Six Reasons to See Matilda The Musical before it Leaves Plymouth

Matilda the musical has been at Plymouth’s Theatre Royal for the last few weeks, and I am so sad I didn’t get to watch this as a child.

I got invited to attend on a press ticket in January, and I’m so grateful. I was previously part of the Theatre Royal’s Blogger Programme, and have been visiting the Theatre since I was earning enough to buy my own tickets.

This was the first musical I’ve taken Matt to see, and I’m glad. The humour, sharp wit, and Matilda’s sense of wrong and right make for such a unique show.

I really enjoyed the shows. The songs are catchy and stuck in your head, they gave a much loved classic a really original spin. Here are a few of the reasons I would recommend the show;

1) The set is incredibly detailed. The show is framed by Scrabble tile like letter boxes, which spell out key words from the story. As the play goes on, it’s like a word search as they appear before your eyes.

2) The choreography is something else. Be it the alphabet the older students compose on the gates of Crunchem Hall, of the swings in When I Grow Up.

3)The Trunchball is equal parts hilarious and terrifying. I didn’t go into this thinking i would enjoy a song about The Chokey

4) The Children are so incredibly talented.

5) The songs are catchy. Just mentioning the show in work the next morning resulted in two of my colleagues, unprompted breaking into Revolting Children. I am still humming When I Grow Up and Miracle.

6) The story about The Escapologist & The Acrobat had me crying. It’s beautifully told, and terribly bitter sweet.

The only change I would want, would be for the show to last longer. I would have loved to see a bit more of the story, but not enough for any part of the play to be removed.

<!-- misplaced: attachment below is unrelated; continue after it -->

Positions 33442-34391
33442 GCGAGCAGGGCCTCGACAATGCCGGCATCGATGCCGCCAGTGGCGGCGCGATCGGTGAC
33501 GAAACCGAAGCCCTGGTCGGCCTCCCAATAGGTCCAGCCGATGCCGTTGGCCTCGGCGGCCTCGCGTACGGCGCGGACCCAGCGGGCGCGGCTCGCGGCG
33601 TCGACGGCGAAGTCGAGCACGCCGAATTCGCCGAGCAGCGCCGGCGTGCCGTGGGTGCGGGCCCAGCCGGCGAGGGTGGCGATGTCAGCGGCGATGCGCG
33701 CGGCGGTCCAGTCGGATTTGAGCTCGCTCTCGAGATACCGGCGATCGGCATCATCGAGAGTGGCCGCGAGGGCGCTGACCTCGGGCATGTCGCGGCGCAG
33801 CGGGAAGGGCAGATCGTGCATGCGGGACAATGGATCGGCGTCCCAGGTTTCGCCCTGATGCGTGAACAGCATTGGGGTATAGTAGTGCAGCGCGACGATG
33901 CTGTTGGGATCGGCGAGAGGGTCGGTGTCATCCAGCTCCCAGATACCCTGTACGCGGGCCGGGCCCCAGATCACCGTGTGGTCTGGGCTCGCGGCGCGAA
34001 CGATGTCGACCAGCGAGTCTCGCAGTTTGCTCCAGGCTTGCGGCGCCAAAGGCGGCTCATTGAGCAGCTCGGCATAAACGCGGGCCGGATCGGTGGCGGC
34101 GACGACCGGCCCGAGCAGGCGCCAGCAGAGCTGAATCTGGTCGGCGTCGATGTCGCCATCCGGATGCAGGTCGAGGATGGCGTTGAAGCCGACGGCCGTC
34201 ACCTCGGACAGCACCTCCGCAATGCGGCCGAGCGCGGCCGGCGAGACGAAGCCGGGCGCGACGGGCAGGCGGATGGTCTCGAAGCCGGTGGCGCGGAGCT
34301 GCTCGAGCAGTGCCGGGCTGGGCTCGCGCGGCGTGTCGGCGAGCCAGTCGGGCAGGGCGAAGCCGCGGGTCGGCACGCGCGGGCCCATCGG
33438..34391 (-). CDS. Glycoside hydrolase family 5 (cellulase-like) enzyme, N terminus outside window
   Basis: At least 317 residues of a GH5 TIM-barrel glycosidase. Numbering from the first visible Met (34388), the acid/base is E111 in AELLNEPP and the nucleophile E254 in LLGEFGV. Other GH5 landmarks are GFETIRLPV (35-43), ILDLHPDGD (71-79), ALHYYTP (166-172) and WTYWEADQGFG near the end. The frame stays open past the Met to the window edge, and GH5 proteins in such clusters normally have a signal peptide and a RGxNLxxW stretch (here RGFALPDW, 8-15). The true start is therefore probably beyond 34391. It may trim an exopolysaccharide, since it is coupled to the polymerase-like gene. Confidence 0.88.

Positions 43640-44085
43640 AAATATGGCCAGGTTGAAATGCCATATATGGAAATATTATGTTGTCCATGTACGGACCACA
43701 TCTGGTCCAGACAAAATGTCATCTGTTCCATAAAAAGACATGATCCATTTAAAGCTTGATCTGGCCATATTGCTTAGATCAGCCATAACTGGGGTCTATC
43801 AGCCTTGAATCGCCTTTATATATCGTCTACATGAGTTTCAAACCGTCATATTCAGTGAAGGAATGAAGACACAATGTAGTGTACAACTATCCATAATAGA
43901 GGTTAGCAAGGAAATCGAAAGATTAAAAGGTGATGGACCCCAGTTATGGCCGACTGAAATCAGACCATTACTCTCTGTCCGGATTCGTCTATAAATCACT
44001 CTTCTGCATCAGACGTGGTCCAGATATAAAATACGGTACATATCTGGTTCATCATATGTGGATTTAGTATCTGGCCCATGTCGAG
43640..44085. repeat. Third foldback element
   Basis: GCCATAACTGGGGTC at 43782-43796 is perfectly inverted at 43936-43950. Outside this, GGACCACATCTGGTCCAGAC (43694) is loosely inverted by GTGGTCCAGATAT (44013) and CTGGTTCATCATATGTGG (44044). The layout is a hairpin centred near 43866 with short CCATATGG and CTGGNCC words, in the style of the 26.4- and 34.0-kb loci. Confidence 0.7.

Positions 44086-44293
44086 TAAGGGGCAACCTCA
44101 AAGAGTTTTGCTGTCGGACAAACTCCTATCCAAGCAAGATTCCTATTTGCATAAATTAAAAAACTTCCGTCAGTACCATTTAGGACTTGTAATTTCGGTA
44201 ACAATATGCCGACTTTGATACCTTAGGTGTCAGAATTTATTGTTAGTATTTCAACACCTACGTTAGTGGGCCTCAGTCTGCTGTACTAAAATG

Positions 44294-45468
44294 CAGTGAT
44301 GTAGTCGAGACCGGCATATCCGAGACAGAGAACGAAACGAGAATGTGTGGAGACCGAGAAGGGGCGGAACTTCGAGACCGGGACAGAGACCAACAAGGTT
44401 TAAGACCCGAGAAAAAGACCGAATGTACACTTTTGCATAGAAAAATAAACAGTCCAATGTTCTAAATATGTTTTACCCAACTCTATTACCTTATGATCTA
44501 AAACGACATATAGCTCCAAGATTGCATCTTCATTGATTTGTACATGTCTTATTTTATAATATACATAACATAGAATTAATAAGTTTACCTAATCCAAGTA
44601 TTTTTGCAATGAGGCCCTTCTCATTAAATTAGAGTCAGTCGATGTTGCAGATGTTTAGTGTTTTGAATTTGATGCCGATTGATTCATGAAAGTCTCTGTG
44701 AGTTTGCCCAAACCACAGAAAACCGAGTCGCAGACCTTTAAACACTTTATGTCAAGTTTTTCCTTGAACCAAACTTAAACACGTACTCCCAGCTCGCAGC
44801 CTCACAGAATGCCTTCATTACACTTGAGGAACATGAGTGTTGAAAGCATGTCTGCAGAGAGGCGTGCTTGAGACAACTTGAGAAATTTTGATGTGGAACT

The show is in Plymouth until February 16th (Saturday), and with a handful of £10 tickets at each show for 16-25 year olds.

(For anyone suffering withdrawal like symptoms, the Matilda film with Mara Wilson is currently on Netflix)

[The tickets were gifted by the Theatre Royal, but the words and opinions are all my own. Photos are courtesy of]

A Theatre Review: The Here and This and Now

Going into a show with the lightest understanding of what it may entail, definitely leaves for an interesting experience. What I took away from my brief reading of The Here and This and Now on the Theatres website, was a comment on society, and our reliance on things to experience life (never rely too heavily on a Kindle related comment for context). The play itself was a layered look at the business world, and the effect it can have on the physical world, interspaced with character discussions of thier experiences with happiness; past, present and potential happiness.
The plays core revolves around McCabe, a pharmaceutical company who specialise in “Me To” lines of drugs. Products which were revolutionary months ago, and now have a slight spin to separate from the original. Products that rely upon Salesmanship and “likeableilty” to succeed in a saturated market. It tracks those connected to the company Pre, during and post- event. The story begins at break neck speed with four characters yelling “CAPTIVATE” and “DESTROY” whilst moving around the stage before moving directly into a two person conversation, I found myself focusing on Nial in an attempt to add any context or back story to what I was hearing.

 

The story has three key segments; The Away Day, Helens Presentation and McCabe’s Promotional Video. It’s a plot I don’t wish to decode too explicitly, as I feel it’s intended to impact you on a unique and personal level. There are elements of Orwell and King in the second part, and parallels to stories like Never Let Me Go in the final section, or in the least the ethical questions contained within Never Let Me Go.

There are parallels to what Black Mirror has attempted to do with its comments on society. Sometimes dark and poignant, very human and current. It’s difficult to pin down and define, calling instead for dissections and debate over drinks directly after. I worry that it is dreamlike, in that the more you try desperately to grasp at what you experienced in the last two hours, the more it escapes.

Tickets for the show come in at £15 (£11 for concessions), with it running until March 25th.

– Emily

The Theatre Royal Plymouth gifted these tickets as part of thier Blogger Scheme, as always the words and opinions are completely my own.